Questionable research practices that operate in the ambiguous space between what one might consider best practices and academic misconduct alert the research community to confront the discrepancies in cumulative empirical analyses—the discrepancies between an initial observation and subsequent observations about a theoretical expectation. Scholars of International Business (IB) have acknowledged that IB is not immune to science’s reproducibility and replicability crisis. Many leaders have provided methods-based recommendations to strengthen the trustworthiness of IB scholarship as well as to contribute to the development of good practices and encouragement of ethical empirical research.

However, while encouraged by the methodological improvements, we do not yet have a methodology for evaluating the discrepancies that can alert a study’s possible errors and potentially false knowledge. How do we know that the discrepancies indicate violations of internal validity and/or external validity? In order to classify the nature of discrepancies between a study and prior studies of a particular phenomenon (do the discrepancies suggest surprises, mixed findings, or questionable research practices?), we need modes of evaluation and suites of diagnostic tools, together as a methodology. The methodology may aid researchers, journal editors and reviewers in evaluating cumulative empirical analyses and assessing the merits of replication studies.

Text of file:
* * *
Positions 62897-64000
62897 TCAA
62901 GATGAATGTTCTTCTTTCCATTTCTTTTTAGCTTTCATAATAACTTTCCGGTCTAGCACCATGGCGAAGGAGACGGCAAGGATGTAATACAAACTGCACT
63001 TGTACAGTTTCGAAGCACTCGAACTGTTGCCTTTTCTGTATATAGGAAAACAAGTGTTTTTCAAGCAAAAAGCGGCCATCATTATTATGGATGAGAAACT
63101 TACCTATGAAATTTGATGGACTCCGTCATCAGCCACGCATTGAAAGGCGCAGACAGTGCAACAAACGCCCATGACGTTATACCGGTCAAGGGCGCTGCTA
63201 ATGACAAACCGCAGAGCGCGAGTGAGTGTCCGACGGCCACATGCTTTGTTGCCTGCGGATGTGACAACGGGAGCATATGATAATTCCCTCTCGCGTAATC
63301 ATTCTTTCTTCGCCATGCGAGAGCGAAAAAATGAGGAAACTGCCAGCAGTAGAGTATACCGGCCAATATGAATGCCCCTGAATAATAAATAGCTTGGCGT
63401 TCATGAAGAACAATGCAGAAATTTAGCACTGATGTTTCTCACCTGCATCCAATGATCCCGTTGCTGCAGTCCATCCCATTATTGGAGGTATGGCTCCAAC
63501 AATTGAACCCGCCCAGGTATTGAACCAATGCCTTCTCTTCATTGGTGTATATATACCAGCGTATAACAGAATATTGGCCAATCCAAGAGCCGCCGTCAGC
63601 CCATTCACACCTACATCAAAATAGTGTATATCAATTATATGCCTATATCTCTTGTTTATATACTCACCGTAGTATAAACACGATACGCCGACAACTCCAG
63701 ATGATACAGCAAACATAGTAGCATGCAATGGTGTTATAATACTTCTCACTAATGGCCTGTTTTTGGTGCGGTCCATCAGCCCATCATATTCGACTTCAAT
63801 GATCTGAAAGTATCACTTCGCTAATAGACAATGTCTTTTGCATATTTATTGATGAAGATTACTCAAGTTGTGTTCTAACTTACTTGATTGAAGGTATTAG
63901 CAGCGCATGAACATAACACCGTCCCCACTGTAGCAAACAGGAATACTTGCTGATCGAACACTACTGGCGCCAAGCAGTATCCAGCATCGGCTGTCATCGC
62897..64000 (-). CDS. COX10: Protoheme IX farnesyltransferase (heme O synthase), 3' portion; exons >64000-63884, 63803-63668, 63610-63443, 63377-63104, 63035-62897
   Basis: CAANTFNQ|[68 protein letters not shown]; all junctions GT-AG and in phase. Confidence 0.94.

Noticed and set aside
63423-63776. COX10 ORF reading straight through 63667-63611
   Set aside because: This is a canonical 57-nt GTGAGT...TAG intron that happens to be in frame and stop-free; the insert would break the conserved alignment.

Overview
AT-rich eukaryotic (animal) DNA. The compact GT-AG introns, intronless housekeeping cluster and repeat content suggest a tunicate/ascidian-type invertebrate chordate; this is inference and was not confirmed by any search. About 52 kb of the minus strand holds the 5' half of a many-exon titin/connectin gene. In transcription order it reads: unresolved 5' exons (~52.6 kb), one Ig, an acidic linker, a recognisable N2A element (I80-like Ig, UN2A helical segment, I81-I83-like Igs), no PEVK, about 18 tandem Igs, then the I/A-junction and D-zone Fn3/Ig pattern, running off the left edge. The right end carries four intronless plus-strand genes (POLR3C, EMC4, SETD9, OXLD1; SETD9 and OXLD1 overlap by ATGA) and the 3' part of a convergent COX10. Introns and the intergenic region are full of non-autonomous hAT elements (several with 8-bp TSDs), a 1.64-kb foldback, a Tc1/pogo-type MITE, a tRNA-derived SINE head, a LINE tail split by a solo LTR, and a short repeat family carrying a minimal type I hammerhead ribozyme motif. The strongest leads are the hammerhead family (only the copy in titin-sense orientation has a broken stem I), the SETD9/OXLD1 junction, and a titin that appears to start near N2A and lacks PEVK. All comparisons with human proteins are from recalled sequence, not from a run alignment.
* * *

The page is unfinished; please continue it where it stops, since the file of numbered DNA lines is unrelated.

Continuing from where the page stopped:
At the workshop, we will highlight epistemic mapping along with a diagnostic tool for examining internal validity, and transportability along with a diagnostic tool for examining external validity.

Panel: The Different Dimensions of Triangulation: How to Strengthen Your Research Project

Chairs: Bo Nielsen (University of Sydney), Catherine Welch (Trinity College Dublin)

Time and Date: 5 July, 3:30pm-5:30pm EST

The aim of this session is to provide a framework for building triangulation into the research design of an IB study. It will address issues such as: What are the different types of triangulation? What benefits can they provide? What are the challenges and decisions involved? Brief presentations by panel members will address the possibilities available for making use of triangulation in quantitative, qualitative and mixed-method research.  In order to illustrate how to apply different forms of triangulation creatively and effectively, examples of IB studies will be analyzed and contrasted.